In "Emma Zunz," how does magical realism fit into the themes of the story (e.g., power, revenge, and justice)?
If there is indeed something magical about the realism of "Emma Zunz," it derives partly from the seeming perfection with which Emma carries out her plot to avenge her father's death.
On the night of her revenge against the mill owner Loewenthal, Emma acts as if within a dream—where events move as if automatically and without the intention of the dreamer. The reader is swept along by these actions without yet knowing the purpose of her encounter with the anonymous sailor. It's a brutal scenario. When she tears up the money the man has left for her, it's a symbolic act, of course, but in a way not a genuinely realistic one. In the "purity" of doing this, Emma has become an unearthly avenger, a kind of angel of destruction. There is, conceivably, a "magically" realistic force propelling her to act.
In the end, we are told that Emma's story that she killed Loewenthal after he raped her was "unbelievable," and yet it "convinced everyone, because the substance of it was true." This may not precisely function on the level of magic realism, but it's close, because it relates to people's understanding of a deeper realism than that of literal, photographic truth. A made-up story is credible in spite of itself. Loewenthal—by committing the crime for which Emma's father "took the fall"—has indeed violated her, though not physically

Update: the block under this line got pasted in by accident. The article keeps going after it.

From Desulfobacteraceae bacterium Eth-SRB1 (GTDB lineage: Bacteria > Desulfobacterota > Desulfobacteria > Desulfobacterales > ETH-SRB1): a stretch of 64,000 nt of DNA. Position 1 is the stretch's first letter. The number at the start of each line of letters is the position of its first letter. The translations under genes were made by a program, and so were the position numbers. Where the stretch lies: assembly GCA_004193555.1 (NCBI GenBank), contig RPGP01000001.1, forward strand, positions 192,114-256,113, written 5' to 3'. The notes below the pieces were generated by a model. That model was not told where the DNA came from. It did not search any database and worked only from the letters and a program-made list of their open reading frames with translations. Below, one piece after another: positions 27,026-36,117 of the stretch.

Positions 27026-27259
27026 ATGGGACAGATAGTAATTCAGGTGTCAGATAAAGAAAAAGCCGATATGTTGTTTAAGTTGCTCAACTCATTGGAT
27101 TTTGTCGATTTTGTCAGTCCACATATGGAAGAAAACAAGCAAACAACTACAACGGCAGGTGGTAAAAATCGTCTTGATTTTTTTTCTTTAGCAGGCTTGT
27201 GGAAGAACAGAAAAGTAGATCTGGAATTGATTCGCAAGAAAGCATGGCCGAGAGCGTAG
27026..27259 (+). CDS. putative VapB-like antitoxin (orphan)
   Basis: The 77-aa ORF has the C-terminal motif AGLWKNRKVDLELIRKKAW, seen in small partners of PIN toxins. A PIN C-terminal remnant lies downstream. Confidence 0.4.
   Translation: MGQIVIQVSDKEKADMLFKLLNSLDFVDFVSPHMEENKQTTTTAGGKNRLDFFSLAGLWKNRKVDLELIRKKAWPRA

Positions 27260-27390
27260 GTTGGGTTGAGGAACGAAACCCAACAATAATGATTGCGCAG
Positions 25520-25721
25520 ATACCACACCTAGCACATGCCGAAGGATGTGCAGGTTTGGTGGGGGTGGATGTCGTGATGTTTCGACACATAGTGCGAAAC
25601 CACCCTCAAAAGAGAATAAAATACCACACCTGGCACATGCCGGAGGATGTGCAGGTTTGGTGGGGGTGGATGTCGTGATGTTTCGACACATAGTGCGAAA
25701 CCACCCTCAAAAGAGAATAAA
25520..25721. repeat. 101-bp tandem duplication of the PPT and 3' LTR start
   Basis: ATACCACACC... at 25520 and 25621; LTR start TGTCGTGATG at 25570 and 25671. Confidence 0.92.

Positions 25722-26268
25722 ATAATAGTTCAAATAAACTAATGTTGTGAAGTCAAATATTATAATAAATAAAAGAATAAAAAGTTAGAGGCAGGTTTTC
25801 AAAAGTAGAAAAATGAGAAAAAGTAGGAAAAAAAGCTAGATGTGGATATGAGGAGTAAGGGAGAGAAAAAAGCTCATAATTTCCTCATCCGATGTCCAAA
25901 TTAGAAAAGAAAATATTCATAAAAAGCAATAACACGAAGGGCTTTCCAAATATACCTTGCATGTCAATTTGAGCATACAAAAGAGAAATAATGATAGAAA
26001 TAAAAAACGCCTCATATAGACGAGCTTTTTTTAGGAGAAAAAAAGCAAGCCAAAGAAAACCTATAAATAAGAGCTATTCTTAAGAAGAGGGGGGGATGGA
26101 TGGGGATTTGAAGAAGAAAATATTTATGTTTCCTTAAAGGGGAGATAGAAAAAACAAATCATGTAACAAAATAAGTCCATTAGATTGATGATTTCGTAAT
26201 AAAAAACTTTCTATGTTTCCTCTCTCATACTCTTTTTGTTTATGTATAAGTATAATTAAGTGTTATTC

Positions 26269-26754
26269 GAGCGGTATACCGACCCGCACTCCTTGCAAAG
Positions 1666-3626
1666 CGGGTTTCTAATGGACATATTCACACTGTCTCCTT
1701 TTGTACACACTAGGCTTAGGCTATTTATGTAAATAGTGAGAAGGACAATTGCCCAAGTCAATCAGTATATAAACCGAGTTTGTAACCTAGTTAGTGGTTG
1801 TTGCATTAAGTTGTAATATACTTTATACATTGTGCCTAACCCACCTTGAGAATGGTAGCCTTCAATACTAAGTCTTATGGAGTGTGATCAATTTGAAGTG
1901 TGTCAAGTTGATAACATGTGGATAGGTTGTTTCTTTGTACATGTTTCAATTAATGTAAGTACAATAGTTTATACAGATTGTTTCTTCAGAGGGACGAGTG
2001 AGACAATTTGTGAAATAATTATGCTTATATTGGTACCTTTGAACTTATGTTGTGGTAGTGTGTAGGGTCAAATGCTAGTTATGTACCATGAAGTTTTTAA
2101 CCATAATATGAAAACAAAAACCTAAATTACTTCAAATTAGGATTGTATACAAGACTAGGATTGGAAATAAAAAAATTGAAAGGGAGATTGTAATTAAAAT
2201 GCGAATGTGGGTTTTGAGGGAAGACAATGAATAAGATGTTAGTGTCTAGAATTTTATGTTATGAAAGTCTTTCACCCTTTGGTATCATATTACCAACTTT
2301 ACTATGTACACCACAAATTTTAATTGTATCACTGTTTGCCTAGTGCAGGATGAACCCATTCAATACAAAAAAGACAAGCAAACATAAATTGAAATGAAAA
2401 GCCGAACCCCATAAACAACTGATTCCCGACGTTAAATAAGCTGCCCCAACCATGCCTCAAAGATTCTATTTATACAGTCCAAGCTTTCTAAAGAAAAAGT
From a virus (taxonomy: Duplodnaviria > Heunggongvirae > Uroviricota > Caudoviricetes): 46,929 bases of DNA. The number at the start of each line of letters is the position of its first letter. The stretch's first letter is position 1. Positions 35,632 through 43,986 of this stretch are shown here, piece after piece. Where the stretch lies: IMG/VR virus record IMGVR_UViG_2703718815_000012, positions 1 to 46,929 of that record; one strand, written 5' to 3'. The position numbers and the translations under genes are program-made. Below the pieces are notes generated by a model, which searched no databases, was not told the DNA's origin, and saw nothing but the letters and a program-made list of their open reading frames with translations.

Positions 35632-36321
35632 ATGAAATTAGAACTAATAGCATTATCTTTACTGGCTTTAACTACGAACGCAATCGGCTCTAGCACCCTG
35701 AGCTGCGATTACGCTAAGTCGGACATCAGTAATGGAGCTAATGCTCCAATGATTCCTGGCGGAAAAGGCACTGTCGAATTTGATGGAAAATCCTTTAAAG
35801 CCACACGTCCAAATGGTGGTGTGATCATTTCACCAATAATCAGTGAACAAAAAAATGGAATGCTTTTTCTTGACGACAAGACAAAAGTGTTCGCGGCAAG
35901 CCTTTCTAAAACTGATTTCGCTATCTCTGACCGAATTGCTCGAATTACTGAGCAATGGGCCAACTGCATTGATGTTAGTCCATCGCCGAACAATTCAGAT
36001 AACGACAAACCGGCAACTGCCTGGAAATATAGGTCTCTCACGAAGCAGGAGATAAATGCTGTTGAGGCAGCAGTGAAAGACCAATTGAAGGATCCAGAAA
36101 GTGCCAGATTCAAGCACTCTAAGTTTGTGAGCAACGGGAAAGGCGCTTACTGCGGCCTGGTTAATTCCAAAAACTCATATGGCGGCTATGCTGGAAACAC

The story functions on still another metaphorical level as emblematic of a general victimization of women. During her encounter with the sailor Emma reflects:
She thought (she could not help thinking) that her father had done to her mother the horrible thing being done to her now.
This is ironic in the extreme, given that Emma's own actions are being done solely to avenge her father. Yet the nightmarish reflection reinforces the sense of Emma's being transferred into an almost supernatural state where she is capable of carrying out a plot that defies "normal" realism.
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